When lava flows and glaciers recede, predicting how species take over

May 23, 2007
Receding Glacier in Alaska
Primary succession following a receding glacier in Alaska. Credit: K.J. Anderson

When fire, clearcutting, lava or receding glaciers create empty habitat, species arrive to form a new ecological community. Adverse conditions -- such as isolation of the new community or an unfavorable climate -- may hinder the arrival of new species and change the pattern of succession. This study provides a framework to understand why communities mature at different rates, which is fundamental to managing clear cuts or fire.

Whenever an event such as a fire, clear cut, or lava flow creates an empty habitat, species arrive, interact, and assemble to form a new ecological community—a process known as "succession." How quickly does succession proceed?

Most ecologists might expect change to be rapid at first and then decline as the community ages, but there was no systematic analysis of this idea until recently. In a study published in the June issue of the American Naturalist, ecologist Kristina Anderson of the University of New Mexico showed that in many communities—ranging from plants in abandoned agricultural fields to arthropods on carcasses—species do indeed turn over most rapidly early in succession, when many new species arrive to take advantage of available resources.

However, she also found that certain adverse conditions—such as isolation of the new community or an unfavorable climate—may hinder the arrival of new species, thereby slowing the rate at which the community fills with species and sometimes causing peak rates of change to occur later in succession.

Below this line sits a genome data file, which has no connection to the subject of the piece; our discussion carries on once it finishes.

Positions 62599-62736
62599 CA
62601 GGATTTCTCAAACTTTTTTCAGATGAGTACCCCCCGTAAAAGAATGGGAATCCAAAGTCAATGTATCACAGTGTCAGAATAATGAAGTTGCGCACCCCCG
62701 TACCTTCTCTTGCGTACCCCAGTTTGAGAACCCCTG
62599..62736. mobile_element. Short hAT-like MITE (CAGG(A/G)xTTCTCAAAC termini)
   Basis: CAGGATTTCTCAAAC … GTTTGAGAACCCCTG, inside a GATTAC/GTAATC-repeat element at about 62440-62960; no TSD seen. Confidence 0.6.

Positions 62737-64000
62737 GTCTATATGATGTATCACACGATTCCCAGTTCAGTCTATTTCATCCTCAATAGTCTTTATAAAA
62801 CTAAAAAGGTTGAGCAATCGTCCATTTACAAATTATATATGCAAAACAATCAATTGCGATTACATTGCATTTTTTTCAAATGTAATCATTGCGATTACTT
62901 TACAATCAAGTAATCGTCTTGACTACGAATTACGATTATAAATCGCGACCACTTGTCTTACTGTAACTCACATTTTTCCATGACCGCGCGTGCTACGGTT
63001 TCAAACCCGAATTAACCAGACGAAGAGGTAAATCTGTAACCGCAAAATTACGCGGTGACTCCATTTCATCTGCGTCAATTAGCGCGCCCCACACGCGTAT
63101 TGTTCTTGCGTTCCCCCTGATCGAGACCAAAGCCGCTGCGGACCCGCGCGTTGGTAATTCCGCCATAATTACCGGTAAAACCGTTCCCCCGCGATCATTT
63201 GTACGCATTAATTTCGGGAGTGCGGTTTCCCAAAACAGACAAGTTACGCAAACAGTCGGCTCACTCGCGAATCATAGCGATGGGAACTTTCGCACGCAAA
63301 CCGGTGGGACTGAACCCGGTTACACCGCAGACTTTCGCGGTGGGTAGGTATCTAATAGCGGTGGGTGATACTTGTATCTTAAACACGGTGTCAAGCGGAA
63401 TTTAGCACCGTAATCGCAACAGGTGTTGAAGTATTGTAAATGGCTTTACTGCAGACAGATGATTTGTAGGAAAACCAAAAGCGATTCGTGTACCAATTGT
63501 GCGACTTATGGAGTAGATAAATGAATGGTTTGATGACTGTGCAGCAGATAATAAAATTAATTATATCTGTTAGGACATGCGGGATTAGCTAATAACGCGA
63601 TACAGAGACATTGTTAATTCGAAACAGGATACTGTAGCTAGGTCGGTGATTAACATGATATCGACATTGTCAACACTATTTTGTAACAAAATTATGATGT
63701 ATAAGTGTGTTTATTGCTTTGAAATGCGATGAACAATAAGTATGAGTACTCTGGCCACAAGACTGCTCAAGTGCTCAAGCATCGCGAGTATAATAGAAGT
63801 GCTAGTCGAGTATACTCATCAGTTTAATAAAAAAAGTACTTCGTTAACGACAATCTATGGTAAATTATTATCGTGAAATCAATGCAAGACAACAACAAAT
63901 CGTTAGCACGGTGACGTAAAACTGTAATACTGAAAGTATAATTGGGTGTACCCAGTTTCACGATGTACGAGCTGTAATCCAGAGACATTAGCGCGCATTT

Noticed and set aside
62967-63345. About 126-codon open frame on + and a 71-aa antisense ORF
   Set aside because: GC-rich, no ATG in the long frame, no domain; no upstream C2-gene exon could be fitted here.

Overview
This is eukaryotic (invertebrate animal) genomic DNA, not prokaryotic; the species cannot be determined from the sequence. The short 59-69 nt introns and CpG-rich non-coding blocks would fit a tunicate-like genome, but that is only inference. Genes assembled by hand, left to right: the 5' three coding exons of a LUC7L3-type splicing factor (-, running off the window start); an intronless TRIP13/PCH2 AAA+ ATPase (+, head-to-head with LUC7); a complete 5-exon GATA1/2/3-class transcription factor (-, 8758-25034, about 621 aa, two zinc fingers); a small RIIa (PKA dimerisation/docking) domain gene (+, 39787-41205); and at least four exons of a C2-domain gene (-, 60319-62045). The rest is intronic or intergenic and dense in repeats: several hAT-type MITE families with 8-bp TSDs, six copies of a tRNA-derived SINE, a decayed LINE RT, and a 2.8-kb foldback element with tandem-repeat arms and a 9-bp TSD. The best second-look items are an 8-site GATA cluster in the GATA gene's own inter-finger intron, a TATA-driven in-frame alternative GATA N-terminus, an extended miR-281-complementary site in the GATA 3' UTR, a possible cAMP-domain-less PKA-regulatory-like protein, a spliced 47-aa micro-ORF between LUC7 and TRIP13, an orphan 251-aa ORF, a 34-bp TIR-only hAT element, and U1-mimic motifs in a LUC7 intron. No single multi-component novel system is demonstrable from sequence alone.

Anderson's study provides a framework to understand why communities mature at different rates. According to the author, "Understanding how quickly new ecological communities develop is fundamental to numerous ecological questions ranging from, 'How often should fires or clear cuts be allowed on landscapes?' to 'What determines how many species are found on an island?' yet we were unable to make many generalizations about succession rate. That is what motivated this study."

In her study, Anderson first developed a method for quantifying rates of community change and how these vary as the community ages. She then collected data on over 60 different communities—a novel approach in succession research—and documented the changes in species composition throughout succession. Using these results, she was able to relate temporal patterns in rates of community change to processes that limit colonization and persistence of species: competition, harsh environmental conditions, and difficulty getting to the site.

The author states, "We still have many unanswered questions regarding rates of succession. My hope is that this study will inspire and inform future research on succession rate."

Source: University of Chicago

Explore further: Community of soil bacteria saves wild tobacco plants from root rot

Related Stories

It's a titi! New monkey species found in Peru

August 22, 2015

For nearly a century the carcass of a small, reddish-brown monkey from South America gathered dust in a windowless backroom of the American Natural History Museum in New York City.

Colonisation benefits illustrated via tortoise program

August 10, 2015

Moving species outside of their native habitat to protect them from threats like climate change is becoming a more accepted approach and sometimes is a last resort for certain species, according to a review of the technique.

Recommended for you

New Horizons team selects potential Kuiper Belt flyby target

August 29, 2015

NASA has selected the potential next destination for the New Horizons mission to visit after its historic July 14 flyby of the Pluto system. The destination is a small Kuiper Belt object (KBO) known as 2014 MU69 that orbits ...

Interactive tool lifts veil on the cost of nuclear energy

August 24, 2015

Despite the ever-changing landscape of energy economics, subject to the influence of new technologies and geopolitics, a new tool promises to root discussions about the cost of nuclear energy in hard evidence rather than ...

0 comments

Please sign in to add a comment. Registration is free, and takes less than a minute. Read more

Click here to reset your password.
Sign in to get notified via email when new comments are made.